An outback doctor on the Eyre Peninsula has criticized SA Health, saying he can no longer tolerate working in a system that he says has little respect for frontline medical and nursing staff.
- Wudinna’s only doctor will resign due to lack of support from the state’s health system
- Dr. Scott Lewis says SA Health has a complete lack of understanding of rural areas
- SA Health says that work is underway towards a sustainable agreement between general practitioners and hospitals
Dr. Scott Lewis has been the sole general practitioner in the isolated community of Wudinna for 14 years and was former Vice President of the Rural Doctors Association SA.
He said he felt there was no chance SA Health would change its ways of supporting GPs in the future.
“We have an unsupported health system that does not support the needs of rural areas and have really done an abysmal job of running health, especially on the Eyre Peninsula,” said Dr. Lewis.
Dr. Lewis said he had been contacting SA Health for several years about remuneration issues at regional hospitals and chronic shortage of healthcare staff in the regions.
“This is a problem that has been evolving for over a decade now, it’s a culture that has evolved – a culture of brushing things under the rug.”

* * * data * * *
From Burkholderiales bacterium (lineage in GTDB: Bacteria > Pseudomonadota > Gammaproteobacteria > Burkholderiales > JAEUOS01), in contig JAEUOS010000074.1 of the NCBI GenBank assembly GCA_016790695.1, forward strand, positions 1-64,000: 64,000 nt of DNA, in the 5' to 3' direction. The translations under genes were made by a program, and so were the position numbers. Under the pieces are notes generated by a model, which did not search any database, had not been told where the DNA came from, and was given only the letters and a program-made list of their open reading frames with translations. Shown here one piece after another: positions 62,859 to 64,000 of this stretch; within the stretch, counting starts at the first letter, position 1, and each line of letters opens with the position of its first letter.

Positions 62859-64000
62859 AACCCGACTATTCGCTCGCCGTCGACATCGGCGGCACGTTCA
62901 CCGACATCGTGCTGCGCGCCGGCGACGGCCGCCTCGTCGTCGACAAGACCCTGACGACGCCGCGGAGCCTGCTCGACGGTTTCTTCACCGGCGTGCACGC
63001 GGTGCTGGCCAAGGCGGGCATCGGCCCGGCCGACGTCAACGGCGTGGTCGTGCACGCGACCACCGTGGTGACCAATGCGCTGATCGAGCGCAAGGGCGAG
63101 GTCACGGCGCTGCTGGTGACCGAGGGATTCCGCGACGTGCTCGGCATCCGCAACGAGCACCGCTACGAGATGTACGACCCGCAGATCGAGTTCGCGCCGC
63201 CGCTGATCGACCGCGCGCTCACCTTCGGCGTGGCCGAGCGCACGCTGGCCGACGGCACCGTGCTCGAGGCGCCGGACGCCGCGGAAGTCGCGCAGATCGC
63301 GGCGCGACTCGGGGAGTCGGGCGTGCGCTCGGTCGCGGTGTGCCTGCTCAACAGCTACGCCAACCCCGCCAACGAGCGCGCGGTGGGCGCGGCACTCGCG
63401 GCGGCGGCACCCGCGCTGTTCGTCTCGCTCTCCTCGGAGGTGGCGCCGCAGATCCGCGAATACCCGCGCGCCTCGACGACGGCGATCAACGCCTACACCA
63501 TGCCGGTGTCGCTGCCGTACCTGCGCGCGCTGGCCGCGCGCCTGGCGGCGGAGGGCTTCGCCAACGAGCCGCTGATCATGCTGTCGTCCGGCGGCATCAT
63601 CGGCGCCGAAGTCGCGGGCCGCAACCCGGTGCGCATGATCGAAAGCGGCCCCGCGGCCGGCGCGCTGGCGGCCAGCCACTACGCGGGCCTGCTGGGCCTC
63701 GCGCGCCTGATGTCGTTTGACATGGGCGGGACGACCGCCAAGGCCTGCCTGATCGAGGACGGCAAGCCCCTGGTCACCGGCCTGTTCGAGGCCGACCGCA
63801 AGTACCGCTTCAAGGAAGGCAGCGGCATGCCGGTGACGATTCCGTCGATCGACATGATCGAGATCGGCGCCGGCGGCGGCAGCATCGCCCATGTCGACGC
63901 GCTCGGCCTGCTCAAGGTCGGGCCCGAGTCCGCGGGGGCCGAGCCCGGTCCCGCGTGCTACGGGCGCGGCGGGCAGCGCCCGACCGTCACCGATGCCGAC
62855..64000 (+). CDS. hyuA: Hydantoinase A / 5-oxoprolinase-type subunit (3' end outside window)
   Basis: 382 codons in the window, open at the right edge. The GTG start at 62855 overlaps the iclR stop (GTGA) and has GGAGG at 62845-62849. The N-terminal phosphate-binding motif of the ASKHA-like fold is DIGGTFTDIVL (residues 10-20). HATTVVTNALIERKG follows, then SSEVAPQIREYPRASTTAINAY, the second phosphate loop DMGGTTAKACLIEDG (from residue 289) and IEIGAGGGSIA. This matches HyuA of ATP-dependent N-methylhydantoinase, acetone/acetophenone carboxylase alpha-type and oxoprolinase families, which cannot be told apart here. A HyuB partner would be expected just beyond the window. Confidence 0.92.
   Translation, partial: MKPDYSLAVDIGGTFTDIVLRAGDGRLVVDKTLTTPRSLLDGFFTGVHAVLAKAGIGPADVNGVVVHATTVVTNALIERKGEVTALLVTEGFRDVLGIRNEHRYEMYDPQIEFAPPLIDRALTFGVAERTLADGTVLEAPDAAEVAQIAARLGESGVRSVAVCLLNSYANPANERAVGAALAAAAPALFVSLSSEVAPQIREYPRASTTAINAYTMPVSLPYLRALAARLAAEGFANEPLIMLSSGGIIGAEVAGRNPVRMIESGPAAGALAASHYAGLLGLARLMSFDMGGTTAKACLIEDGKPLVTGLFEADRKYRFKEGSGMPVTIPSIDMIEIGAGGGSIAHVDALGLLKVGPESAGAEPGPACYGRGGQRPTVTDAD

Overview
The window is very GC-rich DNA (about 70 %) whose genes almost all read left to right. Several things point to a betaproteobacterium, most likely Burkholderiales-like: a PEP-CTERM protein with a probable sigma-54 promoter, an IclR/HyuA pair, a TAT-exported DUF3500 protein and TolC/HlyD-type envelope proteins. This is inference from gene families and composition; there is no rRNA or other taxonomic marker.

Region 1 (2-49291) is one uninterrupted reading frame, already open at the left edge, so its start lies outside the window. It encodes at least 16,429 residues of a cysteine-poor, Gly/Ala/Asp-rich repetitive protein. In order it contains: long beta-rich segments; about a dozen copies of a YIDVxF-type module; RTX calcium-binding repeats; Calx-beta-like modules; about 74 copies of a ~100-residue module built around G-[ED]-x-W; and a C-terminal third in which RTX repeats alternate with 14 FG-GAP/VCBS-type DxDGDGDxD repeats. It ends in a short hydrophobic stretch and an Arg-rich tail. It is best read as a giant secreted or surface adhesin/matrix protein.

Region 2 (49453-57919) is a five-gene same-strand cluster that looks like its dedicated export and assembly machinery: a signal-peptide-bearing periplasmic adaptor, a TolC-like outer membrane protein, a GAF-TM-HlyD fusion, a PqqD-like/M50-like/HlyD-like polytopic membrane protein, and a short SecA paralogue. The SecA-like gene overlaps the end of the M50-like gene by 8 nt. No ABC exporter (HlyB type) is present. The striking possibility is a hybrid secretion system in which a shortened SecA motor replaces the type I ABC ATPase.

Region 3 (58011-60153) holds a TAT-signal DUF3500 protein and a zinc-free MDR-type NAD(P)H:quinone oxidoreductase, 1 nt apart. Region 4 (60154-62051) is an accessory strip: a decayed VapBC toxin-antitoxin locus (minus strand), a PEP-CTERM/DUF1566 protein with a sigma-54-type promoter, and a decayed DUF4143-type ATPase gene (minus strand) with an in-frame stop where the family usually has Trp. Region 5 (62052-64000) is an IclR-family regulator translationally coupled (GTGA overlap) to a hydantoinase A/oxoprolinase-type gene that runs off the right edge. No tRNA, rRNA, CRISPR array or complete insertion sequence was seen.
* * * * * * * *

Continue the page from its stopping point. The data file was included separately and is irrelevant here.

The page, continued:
Dr. Lewis said he was frustrated that local GPs in Port Lincoln, south of Wudinna, had been forced to remove their services from the hospital in November last year due to contract disputes with SA Health.
“Unfortunately, they have been replaced by an extremely variable quality of the locomotive workforce.”
He said he had been angry for so long and that his emotional mental and physical health had suffered.
“It’s a manageable thing when you’re supported by a system, but when you do not have that support, it becomes unbearable.
“Our society deserves better than that.”
‘Nobody wants to come’
Royal Australian College of General Practitioners Rural Council President, Dr. Michael Clements, recently visited regional areas throughout SA.
He said warnings about SA Health’s lack of adequate contracts to keep local GPs working in hospitals were shared around the country’s medical community.
“To be honest, any GP who is considering moving around the country to try another city will not look at SA because of the noise we have heard and what we have heard on earth about these contract disputes. “
New contracts on the way
Health Minister Stephen Wade said he was disappointed that Dr. Lewis resigned.
“I think he might be the current vice president of the Rural Doctors Association of SA,” Mr Wade said.
“I have often had conversations with Scott [and] I look forward to the next one where I can gain a better understanding of the issues that could have influenced his decision. “
Eyre and Far North Local Health Network CEO Verity Patterson said she was sad to see Dr Lewis go, but respected his decision.
“The challenges that Eyre and Far North face in attracting and retaining physicians are well known, and Scott has been a passionate advocate for improving these schemes,” Ms Patterson said.
“We have listened and learned from him.
Dr. Lewis moves to the Adelaide Hills with his young family and ends in Wudinna on December 31st.